As Additive Manufacturing technologies are being adopted in more and more industries, the focus of research and development is shifting to the materials in use. Additionally, an increasing number of researchers in academia and industry realise the potential of Additive Manufacturing to produce materials that were heretofore inaccessible by conventional manufacturing techniques or not economically feasible. The Alloys for Additive Manufacturing Symposium aims to be a venue for the discussion of these issues by researchers in academia and application. All materials scientific issues pertaining to the additive manufacturing of metals, alloys and composites including a metallic phase fall under the scope of this conference. [more]

Introducing high temperature intermetallic eutectic as potential structural materials

11012 1504769592

Introducing high temperature intermetallic eutectic as potential structural materials

Intermetallic fascinated high temperature materials community for the last five decades. Starting with gamma TiAl, both Ti based and Ni based single phase intermetallics have been subject of extensive investigation. It took five decades for actual application in latest generation GE engine. However, very little attention has been given to multiphase multicomponent intermetallics. These, in particular eutectics, are abundant in the central regions of phase diagrams of ternary and higher components. With a hypothesis that they represent exciting opportunity, this talk will present the outline of our fairly extensive efforts in developing high temperature intermetallic composites based on a novel design of materials through microstructural engineering of intermetallics at nano scale. We shall concentrate on the Ni-Al-Zr system and show that unique complex multiphase microstructures could be developed containing intermetallics of Ni3Al, Ni5Zr, Ni7Zr2 and NiAl. The microstructures contain single or multiple coupled eutectics that are distributed seamlessly along the entire samples. For example, for an alloy Ni-12At%Al-11at%Zr, two intermetallic phases (Ni3Al and Ni5Zr) are seamlessly distributed along the entire sample with two different length scales and morphologies. Often these microstructures can be visualised by a 3D analysis that shows variations of connectivity among phases. Many of these alloys show strength in excess of 2GPa This architecture exhibits excellent high temperature microstructural stability, exceptional high strength with reasonable tensile ductility at high temperature. We show that this can be derived from an approach designed to exploit eutectic reactions that combine Intermetallics in a microstructural scale that restricts slip lengths to obtain both strength and ductility. Some of these alloys also have exceptional oxidation resistance that is retained up to a temperature of 973K. Finally we shall present some results of creep strength of these alloy that hints at the stress induced transformation. [more]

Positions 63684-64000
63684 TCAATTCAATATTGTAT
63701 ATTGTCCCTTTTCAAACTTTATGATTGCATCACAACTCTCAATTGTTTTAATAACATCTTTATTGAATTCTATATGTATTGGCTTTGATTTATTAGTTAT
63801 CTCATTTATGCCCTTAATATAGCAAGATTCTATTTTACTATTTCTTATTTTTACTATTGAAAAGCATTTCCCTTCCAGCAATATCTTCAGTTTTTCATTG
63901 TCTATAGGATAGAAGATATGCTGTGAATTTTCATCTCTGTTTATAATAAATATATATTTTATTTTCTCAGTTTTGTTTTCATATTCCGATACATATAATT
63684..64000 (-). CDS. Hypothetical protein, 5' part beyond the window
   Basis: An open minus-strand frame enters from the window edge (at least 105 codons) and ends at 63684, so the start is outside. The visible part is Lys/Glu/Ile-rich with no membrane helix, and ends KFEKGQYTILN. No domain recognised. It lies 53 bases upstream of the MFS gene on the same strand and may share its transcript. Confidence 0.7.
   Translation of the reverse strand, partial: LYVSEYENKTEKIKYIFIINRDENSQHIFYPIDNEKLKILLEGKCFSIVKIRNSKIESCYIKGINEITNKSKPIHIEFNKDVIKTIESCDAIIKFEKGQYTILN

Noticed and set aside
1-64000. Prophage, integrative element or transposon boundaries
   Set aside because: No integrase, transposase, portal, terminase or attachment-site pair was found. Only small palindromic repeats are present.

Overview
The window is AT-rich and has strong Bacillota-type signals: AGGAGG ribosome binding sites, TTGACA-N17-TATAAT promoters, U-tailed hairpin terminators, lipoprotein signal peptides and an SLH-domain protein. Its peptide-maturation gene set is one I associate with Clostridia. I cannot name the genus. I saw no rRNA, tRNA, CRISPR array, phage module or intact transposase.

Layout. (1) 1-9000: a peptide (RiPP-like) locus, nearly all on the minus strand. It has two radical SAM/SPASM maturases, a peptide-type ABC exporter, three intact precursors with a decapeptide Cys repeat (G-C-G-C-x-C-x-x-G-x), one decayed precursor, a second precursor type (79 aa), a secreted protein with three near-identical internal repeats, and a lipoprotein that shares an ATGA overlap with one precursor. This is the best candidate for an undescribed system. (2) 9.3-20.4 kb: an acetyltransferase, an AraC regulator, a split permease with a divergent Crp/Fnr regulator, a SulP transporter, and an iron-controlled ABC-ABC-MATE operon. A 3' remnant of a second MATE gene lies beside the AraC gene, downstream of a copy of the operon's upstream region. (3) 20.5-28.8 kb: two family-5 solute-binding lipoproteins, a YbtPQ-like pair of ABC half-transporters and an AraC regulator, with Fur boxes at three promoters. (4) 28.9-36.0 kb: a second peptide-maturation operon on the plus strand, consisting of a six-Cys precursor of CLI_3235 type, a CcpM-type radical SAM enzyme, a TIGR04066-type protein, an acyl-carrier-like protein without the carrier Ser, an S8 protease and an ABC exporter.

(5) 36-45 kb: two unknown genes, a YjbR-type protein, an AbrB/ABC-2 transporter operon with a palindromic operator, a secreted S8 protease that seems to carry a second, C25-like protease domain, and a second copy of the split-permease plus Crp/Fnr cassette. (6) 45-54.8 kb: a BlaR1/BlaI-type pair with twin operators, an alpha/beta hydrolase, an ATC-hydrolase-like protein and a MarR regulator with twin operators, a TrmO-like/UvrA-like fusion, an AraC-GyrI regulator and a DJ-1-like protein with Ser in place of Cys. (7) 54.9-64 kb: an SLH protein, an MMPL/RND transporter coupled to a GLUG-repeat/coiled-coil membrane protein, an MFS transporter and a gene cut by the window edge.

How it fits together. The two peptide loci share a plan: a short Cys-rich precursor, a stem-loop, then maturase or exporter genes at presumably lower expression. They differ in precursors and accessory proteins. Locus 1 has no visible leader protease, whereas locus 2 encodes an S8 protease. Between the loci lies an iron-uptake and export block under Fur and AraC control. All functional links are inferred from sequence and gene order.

3D materials characterization at all length scales and its applications to iron and steel

10318 1498034096

Symposium: 3D materials characterization at all length scales and its applications to iron and steel

The atomic and micro-scale structures of most materials are 3D, but a lack of tools for experimental 3D investigation of materials has limited most published research, including simulation and modelling, to 2D datasets. In the 21st century this situation has changed significantly. New 3D characterization and modelling methods are generating powerful insights into materials properties and microstructure formation on all length scales. [more]